A paleomagnetic and U-Pb geochronology study of the western end of the Grenville dyke swarm: Rapid changes in paleomagnetic field direction at ca. 585 Ma related to polarity reversals?
Summary, in English
A paleomagnetic study of the western end of the similar to 585 Ma Grenville dyke swarm shows that individual dykes are characterized by high coercivity and unblocking temperature magnetizations that can differ in direction by as much as 90 degrees. Field tests including baked contact studies and the continuity of paleomagnetic direction along dyke strike, suggest that the magnetizations are primary. Precise U-Pb baddeleyite dating on these dykes indicates that changes in magnetization direction of similar to 90 degrees occur in less than 4 million years, and their close temporal association with reversals of the axial dipole field suggest that certain dykes are recording an equatorial dipole field as a transitional field between opposite polarity states. The documented instability in the Earth's field occurs less than 10 Myr before the first recorded appearance of macroscopic multi-cellular organisms on Earth, inviting speculation that an extended period of frequent magnetic reversals may play a part in faunal evolution. (C) 2014 Elsevier B.V. All rights reserved.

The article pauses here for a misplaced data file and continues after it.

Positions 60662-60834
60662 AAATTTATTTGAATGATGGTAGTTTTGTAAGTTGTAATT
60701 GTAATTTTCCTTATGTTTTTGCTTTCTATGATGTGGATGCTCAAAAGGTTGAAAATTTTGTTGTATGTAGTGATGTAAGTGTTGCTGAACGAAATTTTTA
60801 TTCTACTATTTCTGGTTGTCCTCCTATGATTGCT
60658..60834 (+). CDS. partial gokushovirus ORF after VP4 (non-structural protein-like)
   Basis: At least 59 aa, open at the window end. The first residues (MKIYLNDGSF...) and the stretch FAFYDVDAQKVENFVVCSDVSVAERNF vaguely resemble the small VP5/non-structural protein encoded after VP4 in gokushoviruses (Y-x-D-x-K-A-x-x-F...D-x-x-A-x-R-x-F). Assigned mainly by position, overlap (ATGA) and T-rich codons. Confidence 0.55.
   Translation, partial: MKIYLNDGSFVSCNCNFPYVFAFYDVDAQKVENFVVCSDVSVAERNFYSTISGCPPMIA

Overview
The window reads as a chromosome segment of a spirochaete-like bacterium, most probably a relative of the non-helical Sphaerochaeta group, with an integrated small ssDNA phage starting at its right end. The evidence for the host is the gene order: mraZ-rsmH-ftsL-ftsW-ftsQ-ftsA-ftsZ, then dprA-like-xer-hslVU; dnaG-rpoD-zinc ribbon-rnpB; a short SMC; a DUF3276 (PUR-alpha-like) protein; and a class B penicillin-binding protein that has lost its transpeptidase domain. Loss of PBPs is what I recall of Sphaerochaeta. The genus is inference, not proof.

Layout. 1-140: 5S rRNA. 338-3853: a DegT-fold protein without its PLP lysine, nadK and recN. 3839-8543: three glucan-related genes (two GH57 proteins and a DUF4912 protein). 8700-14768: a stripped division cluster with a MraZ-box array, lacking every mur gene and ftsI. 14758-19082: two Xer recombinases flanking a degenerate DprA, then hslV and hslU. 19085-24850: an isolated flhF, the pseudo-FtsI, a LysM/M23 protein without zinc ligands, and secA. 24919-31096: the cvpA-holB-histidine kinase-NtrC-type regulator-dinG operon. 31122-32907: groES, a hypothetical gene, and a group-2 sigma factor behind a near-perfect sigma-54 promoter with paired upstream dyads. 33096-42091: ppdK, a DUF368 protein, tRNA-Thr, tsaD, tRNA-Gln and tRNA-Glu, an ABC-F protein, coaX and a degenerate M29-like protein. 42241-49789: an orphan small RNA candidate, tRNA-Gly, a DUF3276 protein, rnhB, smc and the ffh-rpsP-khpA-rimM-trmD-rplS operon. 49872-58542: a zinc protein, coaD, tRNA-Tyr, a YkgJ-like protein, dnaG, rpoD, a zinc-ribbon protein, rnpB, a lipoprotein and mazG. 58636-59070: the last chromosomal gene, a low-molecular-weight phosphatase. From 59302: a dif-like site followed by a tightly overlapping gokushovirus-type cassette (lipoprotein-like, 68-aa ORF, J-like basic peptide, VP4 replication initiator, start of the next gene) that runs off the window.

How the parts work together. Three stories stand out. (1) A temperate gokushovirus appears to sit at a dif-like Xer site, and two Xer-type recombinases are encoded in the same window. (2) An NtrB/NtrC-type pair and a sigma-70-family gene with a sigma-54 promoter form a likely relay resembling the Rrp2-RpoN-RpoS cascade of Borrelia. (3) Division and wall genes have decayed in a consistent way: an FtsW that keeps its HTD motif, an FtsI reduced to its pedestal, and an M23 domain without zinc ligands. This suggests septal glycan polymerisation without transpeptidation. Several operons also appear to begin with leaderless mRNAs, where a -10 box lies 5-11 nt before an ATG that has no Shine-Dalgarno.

- Lithosphere and Biosphere Science
- Grenville dyke swarm
- U-Pb baddeleyite
- Faunal evolution
- ISSN: 0301-9268